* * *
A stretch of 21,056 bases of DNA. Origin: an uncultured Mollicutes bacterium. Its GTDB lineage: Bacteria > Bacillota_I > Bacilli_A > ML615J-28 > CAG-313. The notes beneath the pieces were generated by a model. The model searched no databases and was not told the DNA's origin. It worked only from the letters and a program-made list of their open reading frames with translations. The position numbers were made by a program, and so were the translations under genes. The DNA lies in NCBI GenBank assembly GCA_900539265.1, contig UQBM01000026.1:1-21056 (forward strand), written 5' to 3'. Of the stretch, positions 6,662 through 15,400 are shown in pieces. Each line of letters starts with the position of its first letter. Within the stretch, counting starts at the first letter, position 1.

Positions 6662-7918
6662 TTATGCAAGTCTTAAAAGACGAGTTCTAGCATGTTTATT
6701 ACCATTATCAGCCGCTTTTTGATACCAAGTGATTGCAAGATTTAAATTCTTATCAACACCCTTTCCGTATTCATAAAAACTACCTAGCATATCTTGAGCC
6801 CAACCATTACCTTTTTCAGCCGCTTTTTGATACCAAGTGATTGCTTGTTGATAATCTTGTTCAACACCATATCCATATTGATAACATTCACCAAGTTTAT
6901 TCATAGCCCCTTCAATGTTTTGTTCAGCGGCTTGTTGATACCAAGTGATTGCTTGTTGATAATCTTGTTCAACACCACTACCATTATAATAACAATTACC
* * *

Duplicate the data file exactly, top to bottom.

A stretch of 21,056 bases of DNA. Origin: an uncultured Mollicutes bacterium. Its GTDB lineage: Bacteria > Bacillota_I > Bacilli_A > ML615J-28 > CAG-313. The notes beneath the pieces were generated by a model. The model searched no databases and was not told the DNA's origin. It worked only from the letters and a program-made list of their open reading frames with translations. The position numbers were made by a program, and so were the translations under genes. The DNA lies in NCBI GenBank assembly GCA_900539265.1, contig UQBM01000026.1:1-21056 (forward strand), written 5' to 3'. Of the stretch, positions 6,662 through 15,400 are shown in pieces. Each line of letters starts with the position of its first letter. Within the stretch, counting starts at the first letter, position 1.

Positions 6662-7918
6662 TTATGCAAGTCTTAAAAGACGAGTTCTAGCATGTTTATT
6701 ACCATTATCAGCCGCTTTTTGATACCAAGTGATTGCAAGATTTAAATTCTTATCAACACCCTTTCCGTATTCATAAAAACTACCTAGCATATCTTGAGCC
6801 CAACCATTACCTTTTTCAGCCGCTTTTTGATACCAAGTGATTGCTTGTTGATAATCTTGTTCAACACCATATCCATATTGATAACATTCACCAAGTTTAT
6901 TCATAGCCCCTTCAATGTTTTGTTCAGCGGCTTGTTGATACCAAGTGATTGCTTGTTGATAATCTTGTTCAACACCACTACCATTATAATAACAATTACC